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Light pollution is a glaring problem, but it's more abstract that other types of pollution that we think of. It's not like water pollution or trash that produces something undesirable; its impact is what it takes away - our view of the night sky with its natural lights of the stars and the moon.
In addition to limiting our view of the night sky, light pollution wastes energy, has dramatic ecological consequences, impacts human health, and can reduce night-time safety. But unlike some of the other pernicious pollution problems that we face, light pollution can be addressed easily and effectively. Guidance on doing this is based on the Dark Sky principles developed by the International Dark Sky Association (IDSA). These have been addressed in updates to the Lakeway zoning code which were adopted in 2023. They are the mechanism which the city is using to promote Dark Sky principles to manage the inappropriate or excessive use of outdoor lighting.
Managing Light Pollution to Protect the Night Sky
Lighting is a natural and inevitable result of development; we can't have houses, businesses, parks, and streets active after dark without also having some lighting. The point is to manage our use of light. The International Dark Sky Association has defined five principles for responsible outdoor lighting:
These are the principles which were followed in developing the Dark Sky provisions to the Lakeway zoning code. The outcome of following these principles will be an improved environment and an improved quality of life without degrading any of our after-dark outdoor activities. Dark Skies does not mean dark ground; it is simply a more responsible way to manage our use of lighting to have the proper amount of lighting in the proper places at the proper times.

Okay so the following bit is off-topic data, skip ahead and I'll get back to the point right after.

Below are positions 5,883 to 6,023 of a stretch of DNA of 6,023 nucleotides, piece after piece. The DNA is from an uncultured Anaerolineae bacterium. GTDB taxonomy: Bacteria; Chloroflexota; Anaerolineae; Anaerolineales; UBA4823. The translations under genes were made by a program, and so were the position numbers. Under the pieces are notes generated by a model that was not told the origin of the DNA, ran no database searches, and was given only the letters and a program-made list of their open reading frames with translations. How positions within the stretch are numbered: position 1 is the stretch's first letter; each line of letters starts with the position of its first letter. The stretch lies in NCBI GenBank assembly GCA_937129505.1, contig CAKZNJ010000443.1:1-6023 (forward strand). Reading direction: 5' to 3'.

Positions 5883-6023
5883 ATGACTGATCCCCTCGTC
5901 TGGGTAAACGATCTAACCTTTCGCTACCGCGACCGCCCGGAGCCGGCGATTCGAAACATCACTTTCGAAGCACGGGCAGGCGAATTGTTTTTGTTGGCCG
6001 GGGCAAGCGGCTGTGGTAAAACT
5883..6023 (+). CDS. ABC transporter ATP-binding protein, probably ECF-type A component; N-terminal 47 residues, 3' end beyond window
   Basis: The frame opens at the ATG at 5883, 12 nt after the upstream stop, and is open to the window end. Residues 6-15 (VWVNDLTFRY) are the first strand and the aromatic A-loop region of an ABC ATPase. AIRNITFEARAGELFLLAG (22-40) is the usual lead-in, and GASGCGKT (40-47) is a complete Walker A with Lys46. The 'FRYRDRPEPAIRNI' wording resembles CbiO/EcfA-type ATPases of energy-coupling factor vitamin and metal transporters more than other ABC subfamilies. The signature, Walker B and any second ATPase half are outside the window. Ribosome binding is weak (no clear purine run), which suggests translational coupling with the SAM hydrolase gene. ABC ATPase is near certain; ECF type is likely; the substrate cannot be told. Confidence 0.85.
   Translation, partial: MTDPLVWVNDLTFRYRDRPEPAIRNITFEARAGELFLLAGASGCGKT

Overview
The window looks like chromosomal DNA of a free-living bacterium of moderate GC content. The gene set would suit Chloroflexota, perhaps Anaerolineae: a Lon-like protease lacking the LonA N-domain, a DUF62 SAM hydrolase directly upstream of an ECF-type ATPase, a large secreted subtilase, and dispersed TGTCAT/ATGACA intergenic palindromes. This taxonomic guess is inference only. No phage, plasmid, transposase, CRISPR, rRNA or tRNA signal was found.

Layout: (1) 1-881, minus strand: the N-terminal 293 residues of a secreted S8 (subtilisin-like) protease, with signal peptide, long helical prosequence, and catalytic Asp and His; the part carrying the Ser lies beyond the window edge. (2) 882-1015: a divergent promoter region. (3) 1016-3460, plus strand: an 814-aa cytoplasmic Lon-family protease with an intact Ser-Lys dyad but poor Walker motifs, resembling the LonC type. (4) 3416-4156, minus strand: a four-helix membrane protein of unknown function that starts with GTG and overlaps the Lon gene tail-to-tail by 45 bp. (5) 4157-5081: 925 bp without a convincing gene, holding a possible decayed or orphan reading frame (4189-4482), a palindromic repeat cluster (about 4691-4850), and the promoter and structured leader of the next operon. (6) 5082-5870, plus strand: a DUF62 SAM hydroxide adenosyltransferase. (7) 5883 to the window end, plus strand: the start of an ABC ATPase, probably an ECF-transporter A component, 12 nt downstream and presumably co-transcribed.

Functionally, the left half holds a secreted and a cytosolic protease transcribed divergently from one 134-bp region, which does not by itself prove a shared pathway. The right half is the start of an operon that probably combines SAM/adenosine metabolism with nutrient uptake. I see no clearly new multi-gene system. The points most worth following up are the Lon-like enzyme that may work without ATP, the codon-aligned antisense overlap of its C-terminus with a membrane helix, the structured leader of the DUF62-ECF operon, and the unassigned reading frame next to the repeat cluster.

1. Useful Outdoor Lighting
Outdoor lighting should be used only where needed. This illustration from the IDSA shows how lighting the entryway is the useful; the lights which illuminate other places do not serve any useful purpose.
2. Targeted Outdoor Lighting
Unshielded light fixtures result in light trespass - light going where it is not wanted - and light glare - light shining directly in your eyes.
Light fixtures which are certified as Dark Sky Friendly are shielded to prevent light trespass and glare.
3. Low Level Outdoor Lighting
The intensity of outdoor lighting is an obvious area where light pollution can be managed. Reducing lighting to only what is needed not only protects the night sky and saves energy, but as this illustration shows, it can reduce glare and improve visibility.
4. Controlled Outdoor Lighting
No one can question the need for outdoor lighting for sports fields such as this baseball field. However, this particular photo was taken at 2:00 am - and it is not very likely that this lighting is necessary at that time.
Controlling the timing of lighting is helpful to reduce light pollution and nuisance. Lighting curfews as recommended by the International Dark Sky Association specify reducing light by at least 30% or turning it completely off when it is not needed. This applies to sports, commercial, and residential areas.
5. Warm-Colored Outdoor Lighting
The color of light varies throughout the day, with more yellow colors in the evening and more blue colors towards noon. Colors are classified by their temperature in degrees Kelvin. Colors with a temperature less than 3,000 degrees Kelvin are best for nighttime lighting. Outdoor lighting at the blue end of the spectrum has harmful effects on humans and wildlife by disrupting the natural circadian cycle.